What makes this work is that Jonah himself is a type of hero we can all relate to. He’s a man who wants to run away from his destiny (like the Jonah of the Bible) but is thrust instead into a struggle between a life of grace and forgiveness and a life of hatred and bitterness. The biblical references and the references to Hebrew history and culture make this one of the most “Jewish” shows I’ve ever seen. Even the Basterds in Tarantino’s epic adventure are not quite as blatantly Israelite as this particular group of misfit Nazi hunters.
As a nation the Jewish people have seen some of the most horrific injustices and atrocities ever committed against a people group in all of history. From Egypt to Auschwitz and everything in between, we as an audience are reminded that the Hebrews have suffered deeply in the thousands of years since Abraham. One of the most impactful parts of the entire series for me is a short scene where a Jewish woman who survived the Holocaust describes her matchmaking business. She laments that even though in her thirty years of work she has matched so many couples that they have collectively given birth to over nine hundred children, she still has five million nine hundred and ninety nine thousand left to go; she takes on the responsibility of avenging the slaughter of her people personally, just like our heroes.
This weight of pain and anger is evident in many of the characters, and the visceral nature of their hatred is strikingly relatable. It’s an anger that consumes, and just as Meyer (Pacino) has dedicated years to tracking down and murdering Nazis, so we see the life choices that lead our heroes to get them to where they are, rogue vigilantes hunting and killing other humans. It’s a dark and difficult topic to delve into, and Hunters does it well without being off putting or overly academic.
As Christians, most of us understand just how unrealistic movies and television about vigilantes can be. Almost all of these heroes cause more harm than good, and they all are deeply broken people. Batman is a complexly conflicted figure who has a strict moral code. Iron Man uses his power and intellect to defend humanity but has a hero complex. The Watchmen become hated public figures of vigilante justice, exiled and broken by the government they try to defend. Vigilantes, in reality, often follow their own twisted moral code (usually one that is very violent and heartless) and end up murdering and ultimately get themselves killed. In short, these people are heroes in their own mind and a hazard to everyone around them.
If I myself as a citizen of a government try to take justice into my own hands based upon individual freedoms, I’m communicating a worldview that values my own brand of justice over that of the law. Batman and Spider-Man are just flashy examples of men who use their power to deliver their own kind of justice. Hunters is a show that doesn’t glamorize this activity. As judge, jury, and executioner, the Hunters must suffer the consequences of their brand of justice and revenge. Those of us who follow Jesus know well that God says repeatedly to love your neighbor, and that vengeance belongs to God alone. By seeking vengeance for their people and for their own pain, the Hunters are confessing that vengeance belongs to them alone. God isn’t involved; or if He is, He supports their activity. God alone is the ultimate judge and the ultimate avenger. To try and steal away His vengeance for our own satisfaction is to deny Him glory.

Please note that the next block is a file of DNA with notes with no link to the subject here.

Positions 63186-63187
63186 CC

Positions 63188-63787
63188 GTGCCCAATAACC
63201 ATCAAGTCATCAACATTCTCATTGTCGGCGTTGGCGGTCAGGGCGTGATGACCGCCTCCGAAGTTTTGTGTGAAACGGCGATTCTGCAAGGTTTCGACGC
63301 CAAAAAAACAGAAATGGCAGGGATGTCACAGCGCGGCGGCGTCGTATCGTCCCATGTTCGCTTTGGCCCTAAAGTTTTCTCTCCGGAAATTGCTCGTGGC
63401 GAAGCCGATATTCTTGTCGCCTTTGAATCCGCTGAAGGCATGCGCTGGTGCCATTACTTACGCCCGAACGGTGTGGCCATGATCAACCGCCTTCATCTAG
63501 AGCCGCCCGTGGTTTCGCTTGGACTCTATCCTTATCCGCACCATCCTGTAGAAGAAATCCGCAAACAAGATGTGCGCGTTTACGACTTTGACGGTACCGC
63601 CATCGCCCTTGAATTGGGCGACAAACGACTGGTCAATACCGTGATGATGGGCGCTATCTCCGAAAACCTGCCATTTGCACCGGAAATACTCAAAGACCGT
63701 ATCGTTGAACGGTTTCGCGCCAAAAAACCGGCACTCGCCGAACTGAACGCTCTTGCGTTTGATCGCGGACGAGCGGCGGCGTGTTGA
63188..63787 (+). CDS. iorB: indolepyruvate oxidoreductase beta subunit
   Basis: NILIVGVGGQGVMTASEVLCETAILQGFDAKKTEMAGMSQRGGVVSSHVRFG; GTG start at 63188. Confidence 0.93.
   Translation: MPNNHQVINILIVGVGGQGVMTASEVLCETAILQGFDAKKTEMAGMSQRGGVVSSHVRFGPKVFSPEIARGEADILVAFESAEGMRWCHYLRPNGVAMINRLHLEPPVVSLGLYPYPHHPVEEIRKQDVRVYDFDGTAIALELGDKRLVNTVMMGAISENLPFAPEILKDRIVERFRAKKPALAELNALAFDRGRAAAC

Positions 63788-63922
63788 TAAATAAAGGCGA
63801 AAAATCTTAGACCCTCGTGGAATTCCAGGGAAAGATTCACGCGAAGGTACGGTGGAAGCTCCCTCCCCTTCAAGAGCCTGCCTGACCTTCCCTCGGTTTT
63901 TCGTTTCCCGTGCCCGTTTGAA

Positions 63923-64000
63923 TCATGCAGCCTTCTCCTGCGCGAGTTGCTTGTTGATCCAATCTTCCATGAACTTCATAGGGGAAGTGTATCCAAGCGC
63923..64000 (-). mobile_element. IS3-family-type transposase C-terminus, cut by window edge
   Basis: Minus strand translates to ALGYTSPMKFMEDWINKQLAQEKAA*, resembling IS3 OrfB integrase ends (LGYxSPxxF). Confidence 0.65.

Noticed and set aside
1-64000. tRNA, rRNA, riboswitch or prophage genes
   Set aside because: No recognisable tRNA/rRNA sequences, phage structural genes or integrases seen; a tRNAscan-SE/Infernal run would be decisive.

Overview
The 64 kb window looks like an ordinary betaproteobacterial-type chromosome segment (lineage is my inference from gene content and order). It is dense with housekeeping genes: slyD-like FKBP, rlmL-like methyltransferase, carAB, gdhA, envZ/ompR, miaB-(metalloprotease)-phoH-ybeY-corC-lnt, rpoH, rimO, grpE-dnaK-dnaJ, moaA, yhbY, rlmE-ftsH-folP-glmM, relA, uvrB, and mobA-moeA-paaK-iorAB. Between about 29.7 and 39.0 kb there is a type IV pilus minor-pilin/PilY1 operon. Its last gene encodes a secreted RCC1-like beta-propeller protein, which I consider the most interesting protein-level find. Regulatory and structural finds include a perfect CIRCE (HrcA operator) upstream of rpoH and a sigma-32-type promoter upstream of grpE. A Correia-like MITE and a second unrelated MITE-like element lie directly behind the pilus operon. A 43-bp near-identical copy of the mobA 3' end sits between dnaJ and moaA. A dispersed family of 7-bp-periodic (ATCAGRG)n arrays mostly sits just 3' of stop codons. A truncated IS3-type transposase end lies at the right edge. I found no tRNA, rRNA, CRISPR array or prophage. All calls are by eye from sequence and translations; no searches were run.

Beloved, never avenge yourselves, but leave it to the wrath of God, for it is written, “Vengeance is mine, I will repay, says the Lord.”
For the Roman Christians, who suffered some of the most unthinkable injustices at the hands of the Roman empire, vengeance was probably a desire for many, at least in some way. But the apostle Paul explicitly warns the people of God to resist taking matters into their own hands. The quote within the verse is a quote from Deutoronomy, which is filled with laws and principles for the Hebrews to follow:
Vengeance is mine, and recompense, for the time when their foot shall slip; for the day of their calamity is at hand, and their doom comes swiftly.
As hard as it can be to fully accept, God is most glorified in the midst of our mistreatment when we seek His justice and allow Him to carry out righteous judgment upon those who sin against us. As R.C. Sproul puts it, “No one has ever suffered injustice at the hand of God”. What he means by this is that even the worst travesties carried out against humanity, such as the Holocaust, are not injustices that God Himself authors or delights in. God is greatly displeased with those who are “swift to shed blood”, and He takes evil seriously always, even though we may not understand His timing or His methods fully.
The Bible acknowledges that evil will not go unpunished, but, save for the grace and forgiveness of Jesus, we all are found guilty of evil. In that sense, we as fallen creatures have neither the ability nor the right to exact revenge upon our fellow sinners. Our judgments and our desires for vengeance are not even comparable to the rage and righteous fury that the Lord has for those who sin against Him and His people.
In a broad sense, it’s possible to view Hunters as a kind of study in anti-justice, where the literal “chosen people” of God are so caught up in their own self-righteous rage and hate that they revel in disobeying God’s command to leave the avenging to Him alone. The Hunters, I would argue, are just as lost as their enemies, though for very different reasons.
In summary, I recommend Hunters to the mature Christian who wants to look at the dark side of vengeance and have a pretty enjoyable time doing it. Please exercise caution, as this show is meant for adults and contains graphic images and scenes. If you look a little deeper into the motives of the characters and the themes that are explored, I think you’ll walk away with a better understanding of our sin nature and how even moral people can be tempted to turn to darkness for fulfillment.